There have been no reports of the impact on aggregation ability of platelets collected during heparin administration immediately after the initiation of CPB. In a previous study, we confirmed that there is no difference in the aggregation ability of autologous platelets collected before and after administration of heparin and that platelet count and platelet function of PRP are not affected by heparin administration in animal experiments . Based on these findings, the aim of this study is to investigate the feasibility and usefulness of autologous platelet collection from the CPB circuit after administration of heparin in clinical cases. Autologous platelet transfusion under administration of antiplatelet drug is feasible. However, because platelet aggregation ability is used to evaluate the effectiveness of autologous platelet transfusion, the patients with administration of antiplatelet drug were excluded from this study.
This study examined one hundred and twenty-two patients who underwent cardiovascular surgery with CPB at Kawasaki Medical School Hospital, from November 2016 through December 2018. Patients were excluded if they met the following criteria: 1. they did not provide consent; 2. a drug that affects platelet function was administered before surgery; 3. they showed a high degree of anemia (Hb ≤ 10 mg/dl). In the excluded patients, forty were for the preoperative antiplatelet drug use mainly aspirin, seven for anemia, and one for the refusal of the patient and its family. In addition, two patients were excluded due to problems with the blood collection procedure. In all cases, the clinical study plan was explained to the patients, and the number of the subjects in this study was seventy-two (Fig. 1). This clinical study was approved by the ethics committee of Kawasaki Medical School (2478–2).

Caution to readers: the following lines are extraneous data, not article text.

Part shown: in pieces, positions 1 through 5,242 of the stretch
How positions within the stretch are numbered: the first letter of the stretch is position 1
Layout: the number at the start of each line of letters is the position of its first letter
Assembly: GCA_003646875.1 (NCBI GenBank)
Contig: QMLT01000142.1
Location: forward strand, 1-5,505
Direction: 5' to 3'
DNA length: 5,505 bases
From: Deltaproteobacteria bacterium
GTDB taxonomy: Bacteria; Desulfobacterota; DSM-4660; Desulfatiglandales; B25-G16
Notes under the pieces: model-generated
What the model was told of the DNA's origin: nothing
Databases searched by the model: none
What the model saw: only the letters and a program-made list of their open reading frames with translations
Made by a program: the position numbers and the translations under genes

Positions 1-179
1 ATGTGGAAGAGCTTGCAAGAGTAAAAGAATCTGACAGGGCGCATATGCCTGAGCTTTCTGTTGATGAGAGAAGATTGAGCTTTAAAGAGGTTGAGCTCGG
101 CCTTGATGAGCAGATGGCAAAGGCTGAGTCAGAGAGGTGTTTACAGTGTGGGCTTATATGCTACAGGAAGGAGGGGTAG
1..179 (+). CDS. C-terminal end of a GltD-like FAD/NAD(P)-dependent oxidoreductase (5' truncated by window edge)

Cardiopulmonary bypass was initiated after administration of heparin at the dose of 300 U/kg. By drawing blood from the CPB circuit, PRP was prepared as an autologous platelet product using the Haemonetics Component Collection System® (Haemonetics Corporation, Boston, MA, USA) before platelet function was damaged due to prolonged CPB (Fig. 2). Following discontinuation of CPB, autologous PRP was returned to each patient after protamine administration.